The Blind Boys of Alabama Are Still Reaping Blessings After Over 75 Years of Touring

The Blind Boys of Alabama return to Washington for a show at the Howard Theatre on Mar. 24. (Cameron Witting)

Of the grade-school students who started singing together in 1939 at the Alabama Institute for the Negro Deaf and Blind, only a couple are still alive. And just one of the founding members, Jimmy Carter, continues to tour with the Blind Boys of Alabama.

The group has performed for more than 75 years, meeting four presidents and playing the White House three times, and its acclaim has only grown in recent decades.
Just since the new millennium, for example, the group, which has sung with such artists as Prince, Lou Reed and Ben Harper, has won a handful of Grammys. Its 2013 album, “I’ll Find a Way,” was recorded with Justin Vernon of Bon Iver; “Talkin’ Christmas!” in 2014, with Taj Mahal.
The Blind Boys — Carter, Ben Moore, Eric “Ricky” McKinnie, Paul Beasley and Joey Williams — are returning to Washington this month with a show at the Howard Theatre. We spoke with Carter, 85, by phone from New York, where the group was recording, by some counts, its 61st studio album.
Q: How does it feel to be the last surviving Blind Boy of Alabama on the road?
A: Well, I love what I do. It’s a privilege for me to be around to do what I’m doing.
Q: Where did it all begin?
A: The Blind Boys of Alabama started out in a little town in Alabama called Talladega. This was the school for the blind, funded by the state of Alabama. All the blind children in Alabama came to that school. That’s how we met. We went up there and they had music, they had a choir and they had a male chorus. From that, the quartet came to be.
Q: Was there a tradition of male gospel groups at the time?
A: Our idol group was a male group called the Golden Gate Quartet. They were on the radio every day at 4 o’clock. . . . We didn’t have a radio at school, so we had to slip off and go to people’s houses.
We said to ourselves, ‘If the Golden Gate Quartet could make a living at it, why couldn’t we?’ . . . June 10, 1944, is when we made the first step. It started with a radio station broadcast in Birmingham, Ala., WSGN. It was a program on there called “Echoes of the South.” That’s when they would play the Golden Gate Quartet records. So they allowed the Blind Boys to come to that radio station that particular day, June the 10th, and do the first broadcast.
Q: At that moment you probably didn’t know you’d be doing it for the next 70 or so years.
A: No. Well, we said that we weren’t going to turn back. When we started out, we were determined to go as far as we could. We didn’t have no idea at all that we would reap what we did. We weren’t looking for that. All we wanted to do was to get out there and sing gospel music, and just tell the people about God. We weren’t looking for no accolades. Nothing like that. We were glad when we got them. But we weren’t looking for them.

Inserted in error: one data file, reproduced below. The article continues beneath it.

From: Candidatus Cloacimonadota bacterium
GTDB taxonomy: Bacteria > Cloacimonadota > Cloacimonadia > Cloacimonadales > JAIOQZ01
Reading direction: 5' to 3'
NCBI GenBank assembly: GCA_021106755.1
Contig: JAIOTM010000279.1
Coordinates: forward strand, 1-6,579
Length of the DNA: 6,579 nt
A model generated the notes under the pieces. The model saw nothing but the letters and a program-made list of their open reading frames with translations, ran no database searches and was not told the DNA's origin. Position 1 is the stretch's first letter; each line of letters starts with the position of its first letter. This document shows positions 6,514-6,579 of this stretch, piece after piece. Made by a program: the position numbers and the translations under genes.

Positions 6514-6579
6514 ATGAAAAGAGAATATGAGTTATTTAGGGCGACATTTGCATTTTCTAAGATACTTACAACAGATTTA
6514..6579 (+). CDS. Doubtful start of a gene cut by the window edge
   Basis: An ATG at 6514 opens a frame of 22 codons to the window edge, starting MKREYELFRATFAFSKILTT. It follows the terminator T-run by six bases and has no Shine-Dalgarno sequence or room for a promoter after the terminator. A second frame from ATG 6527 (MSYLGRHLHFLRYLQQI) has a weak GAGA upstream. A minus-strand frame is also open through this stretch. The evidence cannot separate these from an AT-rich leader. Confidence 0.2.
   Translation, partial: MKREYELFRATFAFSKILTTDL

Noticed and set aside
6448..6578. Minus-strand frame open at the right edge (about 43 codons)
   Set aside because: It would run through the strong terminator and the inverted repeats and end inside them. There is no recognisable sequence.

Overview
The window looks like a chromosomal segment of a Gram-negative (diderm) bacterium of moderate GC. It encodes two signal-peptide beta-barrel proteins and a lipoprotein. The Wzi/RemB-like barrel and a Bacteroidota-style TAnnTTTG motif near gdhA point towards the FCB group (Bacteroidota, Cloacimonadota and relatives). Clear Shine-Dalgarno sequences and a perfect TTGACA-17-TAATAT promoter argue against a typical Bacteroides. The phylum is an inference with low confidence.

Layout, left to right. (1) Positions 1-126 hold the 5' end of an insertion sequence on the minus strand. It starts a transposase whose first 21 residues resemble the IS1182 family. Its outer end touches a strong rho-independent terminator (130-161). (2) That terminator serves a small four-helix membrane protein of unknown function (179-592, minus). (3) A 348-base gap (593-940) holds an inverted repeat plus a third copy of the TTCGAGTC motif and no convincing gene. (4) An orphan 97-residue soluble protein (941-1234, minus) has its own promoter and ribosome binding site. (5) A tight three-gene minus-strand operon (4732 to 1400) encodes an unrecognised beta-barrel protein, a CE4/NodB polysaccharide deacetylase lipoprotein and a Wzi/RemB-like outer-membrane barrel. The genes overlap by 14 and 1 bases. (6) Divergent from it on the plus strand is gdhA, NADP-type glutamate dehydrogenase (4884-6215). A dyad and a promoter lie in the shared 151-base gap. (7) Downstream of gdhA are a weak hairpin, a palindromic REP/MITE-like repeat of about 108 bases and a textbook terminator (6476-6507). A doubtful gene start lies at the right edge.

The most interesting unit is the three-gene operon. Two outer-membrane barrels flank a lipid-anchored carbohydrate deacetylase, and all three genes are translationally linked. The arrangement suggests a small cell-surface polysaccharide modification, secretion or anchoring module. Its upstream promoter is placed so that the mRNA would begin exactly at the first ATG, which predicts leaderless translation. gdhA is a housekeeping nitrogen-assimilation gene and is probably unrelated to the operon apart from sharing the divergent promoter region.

Q: Did being blind prevent you from touring?
A: No. We had some dedicated people who could see back then. You have to have somebody who can see. You have to be realistic. There are some things that blind people, they need sighted folks to help them do. We realized that, so we tried to get the best we could and we got some really good sighted people during that time.
Q: What kinds of places did you play in the beginning, and what did you sing, songs everyone knew?
A: At that time, we were mostly playing churches, high school auditoriums, elementary school auditoriums. But mostly churches. Most of the songs that we sung, everybody knew them. They were standard songs. We just added the Blind Boys flavor to them.
Q: What was that flavor? What did you do to make these old songs your own?
A: We arranged them differently, and I have to say that we just put our hearts into it. We believed in giving out our souls to the people. That’s what we did. That’s what we tried to do anyway.
Q: How did Jim Crow-era discrimination affect you?
A: We were traveling about in the ’40s, ’50s and ’60s, so you know you had segregation at that time. But we were still determined to do what we set out to do. Sometimes after the program, you were hungry but you couldn’t eat. You couldn’t go to the restaurant because all of the black restaurants were closed, and the other restaurants wouldn’t let us come in. We would go stop by the grocery store and get some bologna and white bread and eat that. We were determined. We weren’t going to turn around.
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SOURCE: The Washington Post – Roger Catlin